By Caleb Austin ’22

Staff Writer

On Thursday, February 24, 2022, Russia invaded Ukraine. Russian forces bombed cities across the country and immediately advanced on metropolitan centers throughout the north and east. The invasion and denunciation of Ukrainian sovereignty shook the world and, in response to Ukrainian diplomatic efforts, many nations around the globe rallied together to oppose Russian imperialism and support the defense of Ukraine. The outbreak of war on a scale unseen on European soil in our lifetime rattled the HWS community and forces us to confront the real possibility of global war in a way we have never seriously entertained. 

In order to understand where HWS stands on the war, the Herald spoke with Professor David Ost, the Center for Global Education, and President Jacobsen. 

The Herald spoke with Professor of Political Science David Ost to give context to the Russian invasion of Ukraine, and to help us understand how this affects the HWS community. Ost wanted the Herald readers to know: 

“It’s been a brutal invasion that the Russians probably didn’t think had to be so brutal because they seem to be operating under somewhat false assumptions that there would be a lot of people who would join with them. They don’t seem to recognize that things have changed since 2014, and things have changed over 30 years.  

As part of the Soviet Union, those borders did not mean much for decades, but then suddenly, those borders came to mean everything. In 1991 they might have been able to get some territorial change. But 30 years later; first, you have most people, like in almost every society, most of the population is under 40 and that means they were never cognizant of being part of the Soviet Union, they were only cognizant of being part of independent Ukraine and that matters. Then those who had supported Russia, especially after 2014, moved away from that. The nature of the brutality of the invasion has driven away people who otherwise were sympathetic to Russia, and now they just can’t believe the brutality they are being subjected to by Russia. Millions have left where they are, and it’s going to be hard, it’s going to slog on for a while.”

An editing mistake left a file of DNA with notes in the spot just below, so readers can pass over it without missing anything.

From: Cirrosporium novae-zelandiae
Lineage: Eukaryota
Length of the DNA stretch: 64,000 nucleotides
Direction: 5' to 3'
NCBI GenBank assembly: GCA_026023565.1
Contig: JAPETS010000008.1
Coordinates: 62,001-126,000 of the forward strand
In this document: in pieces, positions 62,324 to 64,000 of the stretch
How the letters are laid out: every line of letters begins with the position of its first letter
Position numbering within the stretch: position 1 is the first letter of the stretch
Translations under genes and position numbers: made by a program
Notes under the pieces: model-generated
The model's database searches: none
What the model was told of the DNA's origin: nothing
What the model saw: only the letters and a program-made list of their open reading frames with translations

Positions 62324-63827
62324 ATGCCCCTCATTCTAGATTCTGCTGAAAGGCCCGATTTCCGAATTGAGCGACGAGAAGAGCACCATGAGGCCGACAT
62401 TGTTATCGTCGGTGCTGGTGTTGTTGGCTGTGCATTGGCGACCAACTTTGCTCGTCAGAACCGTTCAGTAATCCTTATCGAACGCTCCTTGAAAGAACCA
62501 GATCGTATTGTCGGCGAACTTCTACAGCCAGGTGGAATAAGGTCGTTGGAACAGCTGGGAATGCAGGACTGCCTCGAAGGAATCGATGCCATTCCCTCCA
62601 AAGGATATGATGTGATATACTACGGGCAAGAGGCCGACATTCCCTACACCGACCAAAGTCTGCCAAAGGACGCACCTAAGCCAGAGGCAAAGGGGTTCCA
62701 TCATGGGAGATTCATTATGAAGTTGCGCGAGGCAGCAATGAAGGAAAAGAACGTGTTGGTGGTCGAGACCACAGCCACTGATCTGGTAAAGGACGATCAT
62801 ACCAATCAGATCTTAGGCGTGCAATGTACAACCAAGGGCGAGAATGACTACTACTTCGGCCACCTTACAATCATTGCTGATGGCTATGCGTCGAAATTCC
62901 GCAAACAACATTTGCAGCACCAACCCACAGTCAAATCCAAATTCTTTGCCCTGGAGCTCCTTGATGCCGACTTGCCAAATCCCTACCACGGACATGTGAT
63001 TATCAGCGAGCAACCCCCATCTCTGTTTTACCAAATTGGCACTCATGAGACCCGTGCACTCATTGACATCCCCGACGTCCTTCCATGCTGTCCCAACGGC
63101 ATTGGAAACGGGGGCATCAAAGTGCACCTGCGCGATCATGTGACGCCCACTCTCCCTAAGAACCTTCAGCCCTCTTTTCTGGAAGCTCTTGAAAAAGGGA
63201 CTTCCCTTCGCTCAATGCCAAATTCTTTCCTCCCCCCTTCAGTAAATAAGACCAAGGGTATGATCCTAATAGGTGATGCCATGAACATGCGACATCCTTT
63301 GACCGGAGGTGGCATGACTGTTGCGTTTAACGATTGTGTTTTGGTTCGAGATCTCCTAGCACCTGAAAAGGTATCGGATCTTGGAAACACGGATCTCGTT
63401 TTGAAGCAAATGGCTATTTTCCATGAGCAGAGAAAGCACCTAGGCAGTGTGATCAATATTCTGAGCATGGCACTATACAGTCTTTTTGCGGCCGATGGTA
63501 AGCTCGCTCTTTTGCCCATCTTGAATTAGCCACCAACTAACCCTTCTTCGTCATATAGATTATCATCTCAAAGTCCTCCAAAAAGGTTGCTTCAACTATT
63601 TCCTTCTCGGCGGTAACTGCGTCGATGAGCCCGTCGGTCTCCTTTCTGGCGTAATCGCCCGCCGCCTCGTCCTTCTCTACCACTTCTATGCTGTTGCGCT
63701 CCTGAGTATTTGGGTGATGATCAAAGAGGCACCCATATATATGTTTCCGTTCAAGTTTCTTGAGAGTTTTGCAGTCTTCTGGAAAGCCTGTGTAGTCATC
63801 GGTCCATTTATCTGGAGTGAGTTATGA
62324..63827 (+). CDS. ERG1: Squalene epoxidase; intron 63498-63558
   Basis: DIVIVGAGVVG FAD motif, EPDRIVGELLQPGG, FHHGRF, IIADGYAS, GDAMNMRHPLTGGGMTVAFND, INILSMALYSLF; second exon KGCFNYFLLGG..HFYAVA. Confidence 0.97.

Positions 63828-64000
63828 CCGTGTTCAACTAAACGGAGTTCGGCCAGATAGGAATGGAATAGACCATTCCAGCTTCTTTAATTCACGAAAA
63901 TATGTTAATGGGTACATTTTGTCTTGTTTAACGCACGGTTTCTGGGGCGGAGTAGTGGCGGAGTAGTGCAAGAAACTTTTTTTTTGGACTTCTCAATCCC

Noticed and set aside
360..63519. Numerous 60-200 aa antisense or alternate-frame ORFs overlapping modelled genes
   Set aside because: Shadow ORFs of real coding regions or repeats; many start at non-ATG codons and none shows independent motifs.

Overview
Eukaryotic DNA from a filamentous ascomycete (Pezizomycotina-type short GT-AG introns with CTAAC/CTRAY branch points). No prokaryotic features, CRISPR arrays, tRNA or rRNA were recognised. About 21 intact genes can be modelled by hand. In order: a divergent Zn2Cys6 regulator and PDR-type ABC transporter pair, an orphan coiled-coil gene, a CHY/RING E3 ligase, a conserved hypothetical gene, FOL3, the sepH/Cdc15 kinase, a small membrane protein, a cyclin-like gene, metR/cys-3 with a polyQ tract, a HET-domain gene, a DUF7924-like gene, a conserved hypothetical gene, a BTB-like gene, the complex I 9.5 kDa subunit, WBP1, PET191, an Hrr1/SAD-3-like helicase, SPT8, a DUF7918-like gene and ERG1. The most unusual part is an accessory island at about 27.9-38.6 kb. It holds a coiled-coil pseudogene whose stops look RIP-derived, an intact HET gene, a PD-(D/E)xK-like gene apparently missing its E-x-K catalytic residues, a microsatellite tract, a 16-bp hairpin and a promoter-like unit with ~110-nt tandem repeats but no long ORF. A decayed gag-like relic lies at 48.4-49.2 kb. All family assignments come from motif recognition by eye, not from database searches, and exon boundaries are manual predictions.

The Herald asked,How will it affect HWS and the local community here, if at all?” 

Professor Ost responded, “Look, it’s already affecting people; everyone is talking about it, and I am sure plenty of HWS students have heard that people are talking about the possible use of nuclear weapons as a real thing, and that, even in my lifetime… I was seven years old during the Cuban missile crisis and so I don’t know anything. In my adult life, I never thought that was a real possibility, and now Russia-NATO clashes are somewhat possible. People are worried, everyone was worried about COVID, and now there is more worry connected to this.” 

Ost continued, “One of the big impacts is going to be on food prices. That affects America less than the rest of the world, but students, international students, may be affected, and that is something that hasn’t been talked about much. Ukraine and Russia are big grain producers and exporters. America is a giant grain producer, so it is not a big crisis. But in African countries and Asia where they are dependent, they are talking about skyrocketing prices and shortages, and hunger resulting from that, and all those things rebound on the international community and international politics. There is also obviously the impact on gas prices.” 

He added, “I think it is still possible for people at the HWS community to just block it out as something happening over there, but I am sure there are people who are contemplating this as something that is more serious than other things – people are talking about some serious stuff.   

Ost elaborated, “Even Zelenskyy is talking about things like a no-fly zone, and the US government is saying we don’t want it because that will put us at war with Russia. And so those are important issues and right now, it is not so direct, but it can be.” 

Speaking on how the Colleges will react, Ost said: “The provost has written me saying that she and the president would be interested in exploring and bringing a displaced scholar from Ukraine to HWS. I was very impressed and glad to see that they thought of that. It was like, we’re a university, what can a university do?” 

Ost clarified that, “We can provide for some scholars because there of course have been some people who had to leave, and it is hard to maintain themselves as scholars when they are in exile. Maybe you don’t know the language, some of them may know English, but still what usually happens for people who are well trained and become emigres is that they take low-level work.”  

Ost believed that the initial seminar was important. He told the Herald, “I would like the administration to support continuing talking about it because that is always an issue. Everyone has busy lives and there are new crises, and you want to keep attention focused on that, so that is what it can do as a college, and I am pleased to see some of that is starting.”